By Leika Kihara
TOKYO (Reuters) – The Bank of Japan maintained its massive stimulus on Friday and warned of risks to a fragile economic recovery from the crisis in Ukraine, bolstering expectations that it will remain an outlier amid a global shift towards tighter monetary policy policy.
The BOJ’s subdued tone contrasts sharply with the US Federal Reserve and the Bank of England, which raised interest rates this week to prevent soaring inflation from becoming entrenched.
As widely expected, the BOJ maintained its short-term interest rate target at -0.1% and its 10-year bond yield around 0% during its two-day policy meeting that ended on Friday.
“Japan’s economy is picking up as a trend,” the BOJ said in a statement. The picture was less optimistic than that of the previous meeting in January, when it said the economy was showing “clearer signs of recovery”.
The central bank also warned of new risks from the crisis in Ukraine, which it said destabilized financial markets and pushed up commodity costs.
“There is very high uncertainty about the impact developments in Ukraine could have on the Japanese economy and prices through markets, commodity prices and overseas economies,” the statement said.
While inflation is approaching or even exceeding its 2% target in the coming months, the BOJ is in no mood to withdraw stimulus as it sees recent energy-driven price increases as temporary and a potential threat to an economy that is yet to come. just recovering from the coronavirus pandemic.
The world’s third-largest economy is likely to see growth stagnate in the current quarter as supply disruptions and COVID-19 dampened production and consumption.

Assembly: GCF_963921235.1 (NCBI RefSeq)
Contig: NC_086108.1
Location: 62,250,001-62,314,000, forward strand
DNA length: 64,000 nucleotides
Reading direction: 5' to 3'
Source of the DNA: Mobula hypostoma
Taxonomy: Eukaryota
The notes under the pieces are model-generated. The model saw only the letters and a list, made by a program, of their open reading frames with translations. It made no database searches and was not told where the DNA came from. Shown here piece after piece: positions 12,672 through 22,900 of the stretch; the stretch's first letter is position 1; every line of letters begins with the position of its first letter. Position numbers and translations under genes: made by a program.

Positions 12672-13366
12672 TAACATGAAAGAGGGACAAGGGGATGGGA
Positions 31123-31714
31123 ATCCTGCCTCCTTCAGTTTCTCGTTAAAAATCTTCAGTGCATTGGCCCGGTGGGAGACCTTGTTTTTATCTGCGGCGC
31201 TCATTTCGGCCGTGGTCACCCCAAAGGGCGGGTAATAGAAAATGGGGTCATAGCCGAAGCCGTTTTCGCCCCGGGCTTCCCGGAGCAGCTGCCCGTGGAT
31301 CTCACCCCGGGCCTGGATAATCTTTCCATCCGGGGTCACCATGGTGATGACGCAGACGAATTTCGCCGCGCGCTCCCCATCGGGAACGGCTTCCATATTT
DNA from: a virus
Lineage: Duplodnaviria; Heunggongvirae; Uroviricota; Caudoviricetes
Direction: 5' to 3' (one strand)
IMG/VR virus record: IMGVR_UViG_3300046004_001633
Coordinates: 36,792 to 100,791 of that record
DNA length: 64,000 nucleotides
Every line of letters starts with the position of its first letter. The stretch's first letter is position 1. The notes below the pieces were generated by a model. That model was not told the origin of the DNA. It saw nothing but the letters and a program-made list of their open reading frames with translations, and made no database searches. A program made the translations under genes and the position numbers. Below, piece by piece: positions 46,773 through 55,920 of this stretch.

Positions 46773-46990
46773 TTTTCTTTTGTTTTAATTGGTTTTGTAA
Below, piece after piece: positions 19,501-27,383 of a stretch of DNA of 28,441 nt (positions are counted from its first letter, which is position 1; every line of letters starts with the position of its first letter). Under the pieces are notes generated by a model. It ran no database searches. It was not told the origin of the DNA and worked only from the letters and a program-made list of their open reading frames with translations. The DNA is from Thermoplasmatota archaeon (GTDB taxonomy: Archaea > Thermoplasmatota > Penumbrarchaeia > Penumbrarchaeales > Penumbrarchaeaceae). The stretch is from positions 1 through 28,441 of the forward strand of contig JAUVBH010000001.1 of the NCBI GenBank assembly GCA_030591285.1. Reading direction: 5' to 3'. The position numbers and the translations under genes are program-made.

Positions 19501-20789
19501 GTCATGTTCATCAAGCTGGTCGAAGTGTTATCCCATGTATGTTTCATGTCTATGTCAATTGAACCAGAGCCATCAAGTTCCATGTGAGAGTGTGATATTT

During his post-meeting briefing, BOJ governor Haruhiko Kuroda is likely to emphasize his determination to continue to provide massive monetary support until the rise in inflation is coupled with strong wage growth.
Earlier in the day, data showed that Japanese core consumer prices rose 0.6% yoy in February, below the BOJ target, but the fastest pace in two years in a sign of mounting inflationary pressures from higher energy costs.
Reflecting the pain already caused by rising fuel costs for households, energy and electricity bills both rose about 20% from last year’s levels in February, the fastest pace since 1981.Disclaimer: Fusion Media would like to remind you that the data on this website is not necessarily real-time or accurate. All CFDs (Stocks, Indices, Futures) and Forex prices are not provided by exchanges but rather by market makers, and therefore prices may not be accurate and may differ from the actual market price meaning prices are indicative and not suitable for trading purposes . Therefore, Fusion Media does not bear any responsibility for any trading losses that you may incur as a result of using this data.
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